The first author in our summer interview series is J.C Burke. Author of The Things We Promise. Thank you so much for joining us
You have quite a back catalogue of work. Is there a particular book that stands out all the highlight of your career so far?
I’m very proud of PigBoy because it was a challenging book to write. Damon the narrator is not always likable and yet I had to ensure the reader cared enough to keep reading.
How are you finding the transition from writing books to writing for film and television?
Hard! I don’t think Im very good at it.
Can you tell us about any upcoming projects that you are working on?
I’ve started working on an ‘adult’ novel. Told in the voice of a woman my age. It’s a bit of a family saga.
Before you started writing, I read that you worked in nursing and specialized in oncology. What made you decide to change careers?
I had glandular fever and was off work for a while. That’s when I started playing with some stories. It was the first time I’d ever written. It was thrilling.
If you could tell your younger writing self, what would it be?
Don’t compare your work to anyone else’s. All voices are unique. All stories have a place.
How did publishing your first book change your process of writing?
It gave me the confidence to find and tell more stories.
What was an early experience where you learned that language had power?
Probably lying on the floor of the living room, playing music and reading the lyrics on the record cover. That’s when I really felt their power.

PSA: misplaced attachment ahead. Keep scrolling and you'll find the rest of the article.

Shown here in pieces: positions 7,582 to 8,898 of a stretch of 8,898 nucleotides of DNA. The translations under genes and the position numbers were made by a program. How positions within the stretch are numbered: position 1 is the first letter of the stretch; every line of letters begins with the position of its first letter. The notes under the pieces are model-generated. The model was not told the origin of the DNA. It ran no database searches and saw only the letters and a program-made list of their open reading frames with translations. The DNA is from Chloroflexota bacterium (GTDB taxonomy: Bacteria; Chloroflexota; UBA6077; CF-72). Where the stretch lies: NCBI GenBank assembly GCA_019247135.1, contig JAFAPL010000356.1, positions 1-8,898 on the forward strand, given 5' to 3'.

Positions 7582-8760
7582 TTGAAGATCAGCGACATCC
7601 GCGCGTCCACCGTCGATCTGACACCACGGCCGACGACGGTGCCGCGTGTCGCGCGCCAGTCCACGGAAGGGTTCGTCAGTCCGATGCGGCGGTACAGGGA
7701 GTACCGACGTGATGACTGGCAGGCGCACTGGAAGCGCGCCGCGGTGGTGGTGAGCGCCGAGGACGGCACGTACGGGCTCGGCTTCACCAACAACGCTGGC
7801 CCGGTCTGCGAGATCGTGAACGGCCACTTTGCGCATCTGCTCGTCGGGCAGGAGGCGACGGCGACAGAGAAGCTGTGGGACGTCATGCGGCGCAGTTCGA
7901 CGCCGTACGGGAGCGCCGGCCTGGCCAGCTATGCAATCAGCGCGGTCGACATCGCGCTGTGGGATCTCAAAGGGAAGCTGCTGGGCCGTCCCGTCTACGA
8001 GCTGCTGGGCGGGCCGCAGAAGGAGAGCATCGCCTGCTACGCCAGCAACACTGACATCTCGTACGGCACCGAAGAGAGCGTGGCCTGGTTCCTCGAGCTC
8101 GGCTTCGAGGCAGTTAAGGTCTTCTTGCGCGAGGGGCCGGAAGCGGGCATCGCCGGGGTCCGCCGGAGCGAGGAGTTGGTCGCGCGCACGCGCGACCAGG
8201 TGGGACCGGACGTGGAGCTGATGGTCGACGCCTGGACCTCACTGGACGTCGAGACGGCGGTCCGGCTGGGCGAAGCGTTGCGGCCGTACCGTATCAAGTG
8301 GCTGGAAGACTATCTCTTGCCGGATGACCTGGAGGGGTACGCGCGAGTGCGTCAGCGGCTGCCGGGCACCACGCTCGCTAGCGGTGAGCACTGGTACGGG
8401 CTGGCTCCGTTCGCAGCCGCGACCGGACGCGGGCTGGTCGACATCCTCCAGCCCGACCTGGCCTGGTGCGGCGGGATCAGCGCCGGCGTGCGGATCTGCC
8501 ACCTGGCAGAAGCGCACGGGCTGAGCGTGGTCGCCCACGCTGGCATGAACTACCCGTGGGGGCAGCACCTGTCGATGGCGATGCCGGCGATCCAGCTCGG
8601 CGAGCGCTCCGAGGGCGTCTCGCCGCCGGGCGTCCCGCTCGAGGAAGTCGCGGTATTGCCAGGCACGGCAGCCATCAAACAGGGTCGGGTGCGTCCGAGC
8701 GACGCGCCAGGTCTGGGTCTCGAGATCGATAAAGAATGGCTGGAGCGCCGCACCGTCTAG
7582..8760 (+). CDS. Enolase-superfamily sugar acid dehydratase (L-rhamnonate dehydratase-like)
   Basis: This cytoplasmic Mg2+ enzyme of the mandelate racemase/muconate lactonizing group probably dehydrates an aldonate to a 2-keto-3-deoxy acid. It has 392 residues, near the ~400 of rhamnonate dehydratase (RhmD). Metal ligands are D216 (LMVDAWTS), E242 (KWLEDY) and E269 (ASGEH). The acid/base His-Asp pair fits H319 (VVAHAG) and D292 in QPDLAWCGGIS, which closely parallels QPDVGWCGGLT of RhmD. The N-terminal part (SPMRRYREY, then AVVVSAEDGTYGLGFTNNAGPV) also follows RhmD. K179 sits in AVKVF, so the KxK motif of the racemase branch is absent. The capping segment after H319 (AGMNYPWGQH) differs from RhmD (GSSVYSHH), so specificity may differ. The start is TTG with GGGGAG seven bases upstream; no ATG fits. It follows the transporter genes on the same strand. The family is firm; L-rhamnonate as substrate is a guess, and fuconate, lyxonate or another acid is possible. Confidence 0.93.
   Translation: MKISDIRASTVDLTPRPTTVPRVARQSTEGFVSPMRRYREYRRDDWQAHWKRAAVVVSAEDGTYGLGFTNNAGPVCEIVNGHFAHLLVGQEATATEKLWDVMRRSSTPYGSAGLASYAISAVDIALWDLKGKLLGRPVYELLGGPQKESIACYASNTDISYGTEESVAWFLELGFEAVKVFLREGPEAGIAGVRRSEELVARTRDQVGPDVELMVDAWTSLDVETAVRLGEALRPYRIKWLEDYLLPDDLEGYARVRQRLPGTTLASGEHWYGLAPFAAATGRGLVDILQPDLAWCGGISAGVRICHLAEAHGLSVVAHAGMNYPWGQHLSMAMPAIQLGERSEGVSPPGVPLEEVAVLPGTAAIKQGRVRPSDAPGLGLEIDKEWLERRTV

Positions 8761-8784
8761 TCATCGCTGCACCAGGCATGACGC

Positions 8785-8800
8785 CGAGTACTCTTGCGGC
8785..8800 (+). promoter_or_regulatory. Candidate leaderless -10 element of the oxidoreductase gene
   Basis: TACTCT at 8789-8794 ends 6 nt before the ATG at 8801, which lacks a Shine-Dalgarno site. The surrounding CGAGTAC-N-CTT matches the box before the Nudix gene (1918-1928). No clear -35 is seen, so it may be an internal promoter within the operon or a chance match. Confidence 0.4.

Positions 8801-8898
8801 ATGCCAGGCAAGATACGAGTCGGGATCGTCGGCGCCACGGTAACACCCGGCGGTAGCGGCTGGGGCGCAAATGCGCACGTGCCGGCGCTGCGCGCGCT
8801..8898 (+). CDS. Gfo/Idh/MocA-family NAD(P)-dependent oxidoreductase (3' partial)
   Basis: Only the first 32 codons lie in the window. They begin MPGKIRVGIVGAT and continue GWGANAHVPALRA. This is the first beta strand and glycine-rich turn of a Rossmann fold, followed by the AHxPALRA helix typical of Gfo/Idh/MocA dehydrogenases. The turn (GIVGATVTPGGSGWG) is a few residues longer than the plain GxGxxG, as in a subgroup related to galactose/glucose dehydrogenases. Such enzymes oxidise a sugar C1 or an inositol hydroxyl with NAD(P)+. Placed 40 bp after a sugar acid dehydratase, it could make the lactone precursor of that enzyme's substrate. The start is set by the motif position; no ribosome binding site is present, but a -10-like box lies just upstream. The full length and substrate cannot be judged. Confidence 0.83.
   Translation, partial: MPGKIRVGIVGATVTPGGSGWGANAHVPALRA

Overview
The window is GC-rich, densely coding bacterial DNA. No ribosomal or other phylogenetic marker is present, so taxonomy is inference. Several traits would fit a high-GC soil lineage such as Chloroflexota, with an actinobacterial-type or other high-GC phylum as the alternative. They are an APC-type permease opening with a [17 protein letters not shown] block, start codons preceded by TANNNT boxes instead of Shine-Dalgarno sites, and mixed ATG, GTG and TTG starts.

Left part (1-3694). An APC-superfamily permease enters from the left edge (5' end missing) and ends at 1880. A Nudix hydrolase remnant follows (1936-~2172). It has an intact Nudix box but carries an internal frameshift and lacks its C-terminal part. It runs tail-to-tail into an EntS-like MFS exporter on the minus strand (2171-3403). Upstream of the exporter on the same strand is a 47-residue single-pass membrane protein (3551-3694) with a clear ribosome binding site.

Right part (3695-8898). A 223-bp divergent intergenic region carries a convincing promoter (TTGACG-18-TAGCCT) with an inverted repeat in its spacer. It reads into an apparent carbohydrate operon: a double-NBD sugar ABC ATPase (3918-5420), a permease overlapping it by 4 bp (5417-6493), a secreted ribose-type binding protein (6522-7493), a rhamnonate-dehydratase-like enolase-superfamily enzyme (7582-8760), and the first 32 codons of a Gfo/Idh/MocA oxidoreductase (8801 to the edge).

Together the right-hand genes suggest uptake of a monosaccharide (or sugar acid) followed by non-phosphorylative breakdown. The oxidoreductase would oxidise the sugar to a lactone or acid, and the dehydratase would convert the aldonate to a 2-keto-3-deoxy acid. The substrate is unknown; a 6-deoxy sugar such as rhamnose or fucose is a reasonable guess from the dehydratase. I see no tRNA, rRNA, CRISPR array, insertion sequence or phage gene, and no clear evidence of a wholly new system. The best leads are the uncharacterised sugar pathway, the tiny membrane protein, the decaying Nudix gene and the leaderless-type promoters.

What kind of research do you do, and how long do you spend researching before beginning a book?
It really depends on the book. PigBoy was extensive research, culminating in gutting a pig with my bare hands!
My latest novel The Things We Promise is set in 1990 during the Aids pandemic. Research varied from cultural references, to the progression of the disease, the reaction of the community and media as well as nailing the jargon so it was specific to that exact year.
What’s your favorite under-appreciated novel?
By me? PigBoy.
What is the most difficult part of your artistic process?
Writing the first 50 or so pages. That can be excruciating.
What is your writing Kryptonite?
My planning notebooks.
How do you balance making demands on the writer with taking care of the reader?
I try not to think too much about either. I want to just listen to the voice. To hear the character and tell their story as truthfully and authentically as I can.
Lastly is there anything you would like to say to your fans?
Keep an open mind with The Things We Promise. It’s a tough read and an ugly reflection on our society. But history is important and must be told truthfully however uncomfortable it is to read.
J.C. Burke has published a number of acclaimed books for teenagers and young adults, including CBCA Notable Books White Lies and The Red Cardigan, Aurealis Awards finalist Nine Letters Long,The Story of Tom Brennan, Faking Sweet, Starfish Sisters, Ocean Pearl, Pig Boy and Pretty Girl. The Story of Tom Brennan won the 2006 CBCA Book of the Year, Older Readers and the 2006 Australian Family Therapists Award for Children’s Literature and it is currently on the NSW HSC syllabus list. Pig Boy won the Ned Kelly Award for Best Crime Fiction in 2012.